The Sheltering Sky - by Paul Bowles

He did not think of himself as a tourist; he was a traveler. The difference is partly one of time, he would explain. Whereas the tourist generally hurries back home at the end of a few weeks or months, the traveler, belonging no more to one place than to the next, moves slowly, over periods of years, from one part of the earth to another. Another important difference between tourist and traveler is that the former accepts his own civilization without question; not so the traveler, who compares it with the others, and rejects those elements he finds not to his liking.

For years it had been one of his superstitions that reality and true perception were to be found in the conversation of the laboring classes. Even though now he saw clearly that their formulas of thought and speech are as strict and as patterned, and thus as far removed from any profound expression of truth as those of any other class, often he found himself still in the act of waiting, with the unreasoning belief that gems of wisdom might yet issue from their mouths.

She was no more disturbed by other people as such, than the marble statue is by the flies that crawl on it; however, as possible harbingers of undesirable events and wielders of unfavorable influence in her own life, she accorded other people supreme importance. She would say: "Other people rule my life," and it was true. But she allowed them to do it only because her superstitious fancy had invested them with magical importance regarding her own destiny, and never because their personalities awoke any profound sympathy or understanding in her.

Port watched, fascinated as always by the sight of a human being brought down to the importance of an automaton or a caricature. By whatever circumstances and in whatever manner reduced, whether ludicrous or horrible, such persons delighted him.

"What a dolt he is," she thought, observing the utter lack of inhibition in his behavior. (The blatantly normal always infuriated her.) "His emotional maneuvers all take place out in the open. Not a tree or a rock to hide behind."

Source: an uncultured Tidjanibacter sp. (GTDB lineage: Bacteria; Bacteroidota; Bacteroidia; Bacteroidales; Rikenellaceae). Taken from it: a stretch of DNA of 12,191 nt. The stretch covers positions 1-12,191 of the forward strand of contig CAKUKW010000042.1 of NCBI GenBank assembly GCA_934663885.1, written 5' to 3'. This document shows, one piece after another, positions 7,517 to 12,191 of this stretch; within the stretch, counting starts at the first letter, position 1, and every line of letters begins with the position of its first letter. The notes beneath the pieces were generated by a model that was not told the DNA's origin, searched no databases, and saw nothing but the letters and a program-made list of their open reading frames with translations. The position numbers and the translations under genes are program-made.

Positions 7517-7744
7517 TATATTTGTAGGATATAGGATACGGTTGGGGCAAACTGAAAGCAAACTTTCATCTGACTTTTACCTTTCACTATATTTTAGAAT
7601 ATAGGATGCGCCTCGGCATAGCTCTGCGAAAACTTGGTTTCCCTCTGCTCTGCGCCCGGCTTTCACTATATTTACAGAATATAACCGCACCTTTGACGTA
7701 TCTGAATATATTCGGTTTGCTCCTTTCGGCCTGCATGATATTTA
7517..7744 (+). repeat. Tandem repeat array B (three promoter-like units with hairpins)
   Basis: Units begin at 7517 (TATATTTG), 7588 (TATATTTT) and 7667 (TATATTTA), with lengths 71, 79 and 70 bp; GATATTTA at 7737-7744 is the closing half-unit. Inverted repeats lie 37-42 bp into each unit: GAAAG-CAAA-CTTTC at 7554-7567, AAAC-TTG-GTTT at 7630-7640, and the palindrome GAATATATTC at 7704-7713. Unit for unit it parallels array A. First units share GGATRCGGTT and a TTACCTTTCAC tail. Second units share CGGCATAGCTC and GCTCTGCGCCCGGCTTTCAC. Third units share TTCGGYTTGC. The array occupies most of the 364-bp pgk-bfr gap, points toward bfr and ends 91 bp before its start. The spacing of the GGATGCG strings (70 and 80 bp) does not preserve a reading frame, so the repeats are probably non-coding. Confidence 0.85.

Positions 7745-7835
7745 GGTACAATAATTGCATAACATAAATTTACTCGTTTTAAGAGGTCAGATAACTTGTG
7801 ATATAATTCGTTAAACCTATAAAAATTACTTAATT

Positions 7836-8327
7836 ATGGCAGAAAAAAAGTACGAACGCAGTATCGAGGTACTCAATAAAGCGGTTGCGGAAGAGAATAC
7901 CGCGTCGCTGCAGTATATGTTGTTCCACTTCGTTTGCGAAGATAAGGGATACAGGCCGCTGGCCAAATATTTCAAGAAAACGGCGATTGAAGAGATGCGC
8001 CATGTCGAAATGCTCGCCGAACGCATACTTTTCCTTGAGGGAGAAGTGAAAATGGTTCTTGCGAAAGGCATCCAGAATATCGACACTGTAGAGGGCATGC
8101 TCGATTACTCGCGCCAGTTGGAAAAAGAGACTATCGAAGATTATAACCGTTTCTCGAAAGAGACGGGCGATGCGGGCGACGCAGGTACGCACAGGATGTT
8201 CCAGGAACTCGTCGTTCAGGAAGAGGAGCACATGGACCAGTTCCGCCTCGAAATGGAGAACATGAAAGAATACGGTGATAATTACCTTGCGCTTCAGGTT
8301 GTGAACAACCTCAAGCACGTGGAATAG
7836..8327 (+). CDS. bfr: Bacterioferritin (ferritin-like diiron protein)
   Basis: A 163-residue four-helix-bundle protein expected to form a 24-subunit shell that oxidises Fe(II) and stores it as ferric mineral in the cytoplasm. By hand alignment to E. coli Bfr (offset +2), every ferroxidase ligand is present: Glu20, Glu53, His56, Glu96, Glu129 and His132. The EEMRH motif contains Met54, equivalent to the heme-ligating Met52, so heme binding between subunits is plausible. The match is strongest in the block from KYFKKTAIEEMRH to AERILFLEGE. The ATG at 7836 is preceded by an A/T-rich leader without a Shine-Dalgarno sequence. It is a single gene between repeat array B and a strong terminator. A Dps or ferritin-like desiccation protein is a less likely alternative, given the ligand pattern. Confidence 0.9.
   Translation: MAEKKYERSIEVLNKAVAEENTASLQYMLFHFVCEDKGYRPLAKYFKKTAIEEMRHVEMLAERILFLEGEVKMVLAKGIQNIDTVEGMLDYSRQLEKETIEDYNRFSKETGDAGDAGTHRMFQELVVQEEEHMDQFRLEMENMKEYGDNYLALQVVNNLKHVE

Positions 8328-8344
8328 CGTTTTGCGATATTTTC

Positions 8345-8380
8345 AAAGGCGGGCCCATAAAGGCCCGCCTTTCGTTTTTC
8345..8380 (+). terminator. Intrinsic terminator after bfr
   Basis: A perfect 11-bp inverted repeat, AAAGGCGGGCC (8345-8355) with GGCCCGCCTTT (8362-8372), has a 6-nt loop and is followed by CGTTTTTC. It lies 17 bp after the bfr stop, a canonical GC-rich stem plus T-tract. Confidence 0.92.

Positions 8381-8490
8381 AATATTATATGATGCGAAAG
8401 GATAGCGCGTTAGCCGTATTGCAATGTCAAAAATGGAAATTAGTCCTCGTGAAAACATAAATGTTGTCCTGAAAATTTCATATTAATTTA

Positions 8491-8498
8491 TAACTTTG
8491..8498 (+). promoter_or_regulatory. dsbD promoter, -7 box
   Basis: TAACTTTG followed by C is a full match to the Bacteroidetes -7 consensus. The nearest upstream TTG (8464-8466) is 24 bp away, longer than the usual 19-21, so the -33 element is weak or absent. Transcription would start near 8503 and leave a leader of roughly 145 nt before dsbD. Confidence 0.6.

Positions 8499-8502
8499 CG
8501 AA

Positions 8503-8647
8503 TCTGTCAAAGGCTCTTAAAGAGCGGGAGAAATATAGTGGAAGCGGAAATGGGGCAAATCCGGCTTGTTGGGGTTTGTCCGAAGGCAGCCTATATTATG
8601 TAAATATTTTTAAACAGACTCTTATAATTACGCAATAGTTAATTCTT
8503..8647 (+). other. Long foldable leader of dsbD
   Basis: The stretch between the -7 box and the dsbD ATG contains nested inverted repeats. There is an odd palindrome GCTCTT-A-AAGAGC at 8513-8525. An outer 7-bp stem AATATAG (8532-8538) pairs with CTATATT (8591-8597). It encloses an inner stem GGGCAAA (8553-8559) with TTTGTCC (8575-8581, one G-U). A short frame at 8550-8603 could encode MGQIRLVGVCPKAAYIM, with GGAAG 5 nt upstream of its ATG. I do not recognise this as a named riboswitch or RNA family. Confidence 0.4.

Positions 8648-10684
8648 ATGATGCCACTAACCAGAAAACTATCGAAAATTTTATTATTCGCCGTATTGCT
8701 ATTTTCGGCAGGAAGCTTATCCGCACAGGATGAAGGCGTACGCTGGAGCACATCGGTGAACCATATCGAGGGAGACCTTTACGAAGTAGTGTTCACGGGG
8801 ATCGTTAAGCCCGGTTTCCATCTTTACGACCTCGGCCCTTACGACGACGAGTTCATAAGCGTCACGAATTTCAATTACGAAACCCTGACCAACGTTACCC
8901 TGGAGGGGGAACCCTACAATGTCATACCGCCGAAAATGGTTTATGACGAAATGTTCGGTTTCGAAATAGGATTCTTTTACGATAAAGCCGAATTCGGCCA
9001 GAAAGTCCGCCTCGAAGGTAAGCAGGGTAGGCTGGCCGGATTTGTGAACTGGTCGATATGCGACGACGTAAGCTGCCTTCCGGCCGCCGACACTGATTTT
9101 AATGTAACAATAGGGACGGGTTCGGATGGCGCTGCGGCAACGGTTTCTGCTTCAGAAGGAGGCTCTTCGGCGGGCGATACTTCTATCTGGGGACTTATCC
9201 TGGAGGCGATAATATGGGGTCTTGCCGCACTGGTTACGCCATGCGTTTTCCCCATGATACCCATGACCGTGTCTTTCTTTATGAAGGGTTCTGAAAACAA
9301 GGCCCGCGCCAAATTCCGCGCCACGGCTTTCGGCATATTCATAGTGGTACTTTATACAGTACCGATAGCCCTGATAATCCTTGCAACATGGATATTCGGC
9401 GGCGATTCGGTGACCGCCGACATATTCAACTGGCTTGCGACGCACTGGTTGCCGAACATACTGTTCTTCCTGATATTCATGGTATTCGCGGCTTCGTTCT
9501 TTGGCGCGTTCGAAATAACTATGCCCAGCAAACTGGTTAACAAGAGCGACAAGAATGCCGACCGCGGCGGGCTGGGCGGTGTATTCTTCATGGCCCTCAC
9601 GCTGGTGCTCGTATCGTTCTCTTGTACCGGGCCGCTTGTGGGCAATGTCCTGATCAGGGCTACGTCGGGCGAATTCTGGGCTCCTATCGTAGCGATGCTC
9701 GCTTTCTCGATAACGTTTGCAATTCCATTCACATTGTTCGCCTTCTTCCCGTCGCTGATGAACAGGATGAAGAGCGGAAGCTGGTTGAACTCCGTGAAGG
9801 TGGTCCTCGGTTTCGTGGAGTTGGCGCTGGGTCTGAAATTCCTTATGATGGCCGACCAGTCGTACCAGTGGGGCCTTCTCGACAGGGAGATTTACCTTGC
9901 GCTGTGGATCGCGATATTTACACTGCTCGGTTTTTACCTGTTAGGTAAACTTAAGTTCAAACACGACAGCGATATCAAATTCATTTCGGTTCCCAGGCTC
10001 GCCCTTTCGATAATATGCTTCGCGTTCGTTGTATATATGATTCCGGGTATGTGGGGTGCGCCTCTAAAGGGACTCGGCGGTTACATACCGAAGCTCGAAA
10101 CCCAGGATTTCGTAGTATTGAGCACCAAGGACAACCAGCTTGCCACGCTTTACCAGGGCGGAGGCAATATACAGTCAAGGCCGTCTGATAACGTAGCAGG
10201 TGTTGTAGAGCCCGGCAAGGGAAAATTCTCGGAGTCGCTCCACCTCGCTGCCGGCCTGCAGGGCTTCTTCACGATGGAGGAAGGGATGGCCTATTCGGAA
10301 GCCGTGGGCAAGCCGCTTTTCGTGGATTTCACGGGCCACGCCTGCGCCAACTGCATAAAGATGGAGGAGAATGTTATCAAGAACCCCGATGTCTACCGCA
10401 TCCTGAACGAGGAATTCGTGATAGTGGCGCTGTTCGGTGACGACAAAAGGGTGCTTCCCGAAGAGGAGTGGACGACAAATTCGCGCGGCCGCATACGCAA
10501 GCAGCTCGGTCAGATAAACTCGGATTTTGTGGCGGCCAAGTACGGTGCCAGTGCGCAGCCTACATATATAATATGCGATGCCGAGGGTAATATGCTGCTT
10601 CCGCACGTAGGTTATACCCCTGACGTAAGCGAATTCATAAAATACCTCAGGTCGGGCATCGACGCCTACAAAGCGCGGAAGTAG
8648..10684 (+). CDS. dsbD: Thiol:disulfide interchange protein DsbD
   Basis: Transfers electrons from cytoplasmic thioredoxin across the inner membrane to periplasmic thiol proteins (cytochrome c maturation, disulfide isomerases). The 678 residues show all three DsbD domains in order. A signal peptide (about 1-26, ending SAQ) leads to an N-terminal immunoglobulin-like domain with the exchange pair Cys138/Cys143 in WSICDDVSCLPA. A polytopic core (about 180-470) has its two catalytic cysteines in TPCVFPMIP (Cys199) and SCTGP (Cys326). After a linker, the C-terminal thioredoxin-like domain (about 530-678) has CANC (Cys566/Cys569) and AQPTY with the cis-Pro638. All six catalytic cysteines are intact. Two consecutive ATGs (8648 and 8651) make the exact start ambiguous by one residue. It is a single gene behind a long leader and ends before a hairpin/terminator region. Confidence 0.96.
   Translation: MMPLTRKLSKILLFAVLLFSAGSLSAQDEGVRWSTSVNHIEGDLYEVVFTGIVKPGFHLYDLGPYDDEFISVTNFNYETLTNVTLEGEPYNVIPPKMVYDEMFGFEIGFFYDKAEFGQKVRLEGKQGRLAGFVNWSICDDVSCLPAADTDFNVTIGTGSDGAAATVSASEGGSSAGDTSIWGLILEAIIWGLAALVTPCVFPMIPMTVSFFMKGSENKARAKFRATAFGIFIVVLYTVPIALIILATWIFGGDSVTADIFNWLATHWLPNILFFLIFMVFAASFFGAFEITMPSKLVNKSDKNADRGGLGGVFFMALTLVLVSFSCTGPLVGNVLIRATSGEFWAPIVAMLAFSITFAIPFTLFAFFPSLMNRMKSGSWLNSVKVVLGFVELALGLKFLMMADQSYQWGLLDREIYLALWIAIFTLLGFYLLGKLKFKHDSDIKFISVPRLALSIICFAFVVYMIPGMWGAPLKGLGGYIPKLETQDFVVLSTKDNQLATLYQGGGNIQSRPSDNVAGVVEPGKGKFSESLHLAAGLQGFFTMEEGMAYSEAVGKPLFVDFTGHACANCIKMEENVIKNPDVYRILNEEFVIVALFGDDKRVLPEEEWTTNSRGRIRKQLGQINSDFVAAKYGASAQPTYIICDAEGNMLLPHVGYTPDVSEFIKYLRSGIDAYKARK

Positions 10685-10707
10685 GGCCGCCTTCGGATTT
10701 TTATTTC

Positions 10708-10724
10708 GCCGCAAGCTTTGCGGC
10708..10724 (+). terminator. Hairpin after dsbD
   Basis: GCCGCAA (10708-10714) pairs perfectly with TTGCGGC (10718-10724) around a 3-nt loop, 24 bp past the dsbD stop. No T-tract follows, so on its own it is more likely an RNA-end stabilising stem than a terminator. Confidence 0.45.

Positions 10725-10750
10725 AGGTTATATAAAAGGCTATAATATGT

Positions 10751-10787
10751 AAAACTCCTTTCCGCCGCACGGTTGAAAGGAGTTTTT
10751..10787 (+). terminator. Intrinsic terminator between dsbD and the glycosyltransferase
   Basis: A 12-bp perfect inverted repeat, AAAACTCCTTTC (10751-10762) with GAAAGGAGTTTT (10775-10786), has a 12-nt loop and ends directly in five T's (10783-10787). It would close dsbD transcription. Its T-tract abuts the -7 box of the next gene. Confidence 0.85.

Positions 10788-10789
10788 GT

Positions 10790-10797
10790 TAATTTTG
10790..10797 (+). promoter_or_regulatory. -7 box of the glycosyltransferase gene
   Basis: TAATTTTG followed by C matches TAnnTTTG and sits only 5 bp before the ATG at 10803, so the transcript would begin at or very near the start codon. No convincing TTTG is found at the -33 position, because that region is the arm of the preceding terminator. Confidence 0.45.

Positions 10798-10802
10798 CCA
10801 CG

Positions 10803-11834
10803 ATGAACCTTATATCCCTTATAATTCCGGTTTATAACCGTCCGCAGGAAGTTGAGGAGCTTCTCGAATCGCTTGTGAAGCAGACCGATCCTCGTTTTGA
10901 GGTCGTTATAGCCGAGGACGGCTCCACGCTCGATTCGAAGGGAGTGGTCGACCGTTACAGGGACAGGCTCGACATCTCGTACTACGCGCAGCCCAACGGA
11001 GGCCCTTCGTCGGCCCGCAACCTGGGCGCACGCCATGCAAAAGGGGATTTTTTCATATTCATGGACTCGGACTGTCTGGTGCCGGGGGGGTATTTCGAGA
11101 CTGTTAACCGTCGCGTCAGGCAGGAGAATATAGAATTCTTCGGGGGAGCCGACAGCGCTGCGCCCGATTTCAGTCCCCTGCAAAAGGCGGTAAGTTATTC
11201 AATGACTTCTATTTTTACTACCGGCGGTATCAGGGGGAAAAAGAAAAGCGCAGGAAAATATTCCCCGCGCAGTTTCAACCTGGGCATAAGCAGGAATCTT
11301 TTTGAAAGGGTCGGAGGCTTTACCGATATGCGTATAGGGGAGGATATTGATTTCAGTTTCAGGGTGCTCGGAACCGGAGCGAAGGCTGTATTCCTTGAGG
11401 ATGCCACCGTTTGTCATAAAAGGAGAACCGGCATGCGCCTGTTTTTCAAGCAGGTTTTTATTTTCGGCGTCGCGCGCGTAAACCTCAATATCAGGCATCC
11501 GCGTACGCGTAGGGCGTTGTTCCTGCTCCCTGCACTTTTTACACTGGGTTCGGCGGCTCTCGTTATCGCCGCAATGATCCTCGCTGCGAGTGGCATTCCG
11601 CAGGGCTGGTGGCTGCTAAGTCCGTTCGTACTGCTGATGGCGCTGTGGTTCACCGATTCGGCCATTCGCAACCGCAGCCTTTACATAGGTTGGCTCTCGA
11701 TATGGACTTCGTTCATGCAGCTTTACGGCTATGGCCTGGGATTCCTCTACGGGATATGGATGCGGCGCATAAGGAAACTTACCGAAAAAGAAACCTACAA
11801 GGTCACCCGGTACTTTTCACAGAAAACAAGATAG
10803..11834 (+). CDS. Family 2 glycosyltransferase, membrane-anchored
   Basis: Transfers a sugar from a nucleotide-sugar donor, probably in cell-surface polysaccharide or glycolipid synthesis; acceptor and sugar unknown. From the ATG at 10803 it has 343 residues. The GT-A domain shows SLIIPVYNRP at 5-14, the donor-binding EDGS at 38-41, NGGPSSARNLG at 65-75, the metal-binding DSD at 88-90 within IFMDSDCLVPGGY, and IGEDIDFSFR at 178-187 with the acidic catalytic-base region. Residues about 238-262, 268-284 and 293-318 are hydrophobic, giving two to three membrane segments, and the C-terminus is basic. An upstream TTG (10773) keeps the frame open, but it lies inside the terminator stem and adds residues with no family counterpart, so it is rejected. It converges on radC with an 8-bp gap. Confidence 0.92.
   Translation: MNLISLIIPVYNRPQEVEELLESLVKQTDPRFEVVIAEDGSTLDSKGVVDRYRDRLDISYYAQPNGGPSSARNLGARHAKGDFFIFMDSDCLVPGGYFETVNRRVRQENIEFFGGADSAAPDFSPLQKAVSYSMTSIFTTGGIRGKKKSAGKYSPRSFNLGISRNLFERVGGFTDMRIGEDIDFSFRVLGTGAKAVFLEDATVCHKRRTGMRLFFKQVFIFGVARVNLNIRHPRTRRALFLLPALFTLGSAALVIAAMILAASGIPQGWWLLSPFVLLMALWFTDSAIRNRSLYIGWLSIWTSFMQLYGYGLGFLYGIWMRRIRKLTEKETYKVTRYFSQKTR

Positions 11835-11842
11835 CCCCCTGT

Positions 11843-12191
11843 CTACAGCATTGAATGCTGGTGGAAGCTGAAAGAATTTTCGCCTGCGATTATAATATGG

Tunner himself was an essentially simple individual irresistibly attracted by whatever remained just beyond his intellectual grasp. Contenting himself with not quite being able to seize an idea was a habit he had acquired in adolescence, and it operated in him now with still greater force. If he could get on all sides of a thought, he concluded that it was an inferior one; there had to be an inaccessible part of it for his interest to be aroused. His attention, however, did not spur him to additional thought. On the contrary, it merely provided him with an emotional satisfaction vis-à-vis the idea, making it possible for him to relax and admire it at a distance.

For in order to avoid having to deal with relative values, he had long since come to deny all purpose to the phenomenon of existence--it was more expedient and comforting.

"Sunset is such a sad hour," she said, presently. "If I watch the end of a day--any day--I always feel it's the end of a whole epoch. And the autumn! It might as well be the end of everything," he said. "That's why I hate cold countries, and love the warm ones, where there's no winter, and when night comes you feel an opening up of the life there, instead of a closing down. Don't you feel that?" "Yes," said Kit, "but I'm not sure I prefer the warm countries. I don't know. I'm not sure I don't feel that it's wrong to try to escape the night and winter, and that if you do you'll have to pay for it somehow."